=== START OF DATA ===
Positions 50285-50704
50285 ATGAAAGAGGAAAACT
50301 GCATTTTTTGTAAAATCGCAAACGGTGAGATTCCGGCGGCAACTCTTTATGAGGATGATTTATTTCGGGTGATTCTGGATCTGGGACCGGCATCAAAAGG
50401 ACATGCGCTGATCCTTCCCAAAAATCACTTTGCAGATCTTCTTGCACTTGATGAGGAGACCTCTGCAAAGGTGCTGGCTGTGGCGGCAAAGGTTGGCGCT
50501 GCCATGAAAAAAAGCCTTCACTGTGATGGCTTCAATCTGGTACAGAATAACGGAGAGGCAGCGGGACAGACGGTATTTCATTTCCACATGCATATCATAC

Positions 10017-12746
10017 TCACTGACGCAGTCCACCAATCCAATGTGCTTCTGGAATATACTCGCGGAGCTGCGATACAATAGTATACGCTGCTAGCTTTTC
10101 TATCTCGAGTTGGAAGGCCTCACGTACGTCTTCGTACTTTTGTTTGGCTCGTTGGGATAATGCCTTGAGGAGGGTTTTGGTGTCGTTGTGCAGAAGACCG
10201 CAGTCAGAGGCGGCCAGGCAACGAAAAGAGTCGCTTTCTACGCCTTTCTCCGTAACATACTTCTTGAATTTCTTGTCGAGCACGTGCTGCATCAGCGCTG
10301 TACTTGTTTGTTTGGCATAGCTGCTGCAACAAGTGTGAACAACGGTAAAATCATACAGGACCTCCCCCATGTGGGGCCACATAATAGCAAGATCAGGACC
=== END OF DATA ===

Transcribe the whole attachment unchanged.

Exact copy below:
Positions 50285-50704
50285 ATGAAAGAGGAAAACT
50301 GCATTTTTTGTAAAATCGCAAACGGTGAGATTCCGGCGGCAACTCTTTATGAGGATGATTTATTTCGGGTGATTCTGGATCTGGGACCGGCATCAAAAGG
50401 ACATGCGCTGATCCTTCCCAAAAATCACTTTGCAGATCTTCTTGCACTTGATGAGGAGACCTCTGCAAAGGTGCTGGCTGTGGCGGCAAAGGTTGGCGCT
50501 GCCATGAAAAAAAGCCTTCACTGTGATGGCTTCAATCTGGTACAGAATAACGGAGAGGCAGCGGGACAGACGGTATTTCATTTCCACATGCATATCATAC

Positions 10017-12746
10017 TCACTGACGCAGTCCACCAATCCAATGTGCTTCTGGAATATACTCGCGGAGCTGCGATACAATAGTATACGCTGCTAGCTTTTC
10101 TATCTCGAGTTGGAAGGCCTCACGTACGTCTTCGTACTTTTGTTTGGCTCGTTGGGATAATGCCTTGAGGAGGGTTTTGGTGTCGTTGTGCAGAAGACCG
10201 CAGTCAGAGGCGGCCAGGCAACGAAAAGAGTCGCTTTCTACGCCTTTCTCCGTAACATACTTCTTGAATTTCTTGTCGAGCACGTGCTGCATCAGCGCTG
10301 TACTTGTTTGTTTGGCATAGCTGCTGCAACAAGTGTGAACAACGGTAAAATCATACAGGACCTCCCCCATGTGGGGCCACATAATAGCAAGATCAGGACC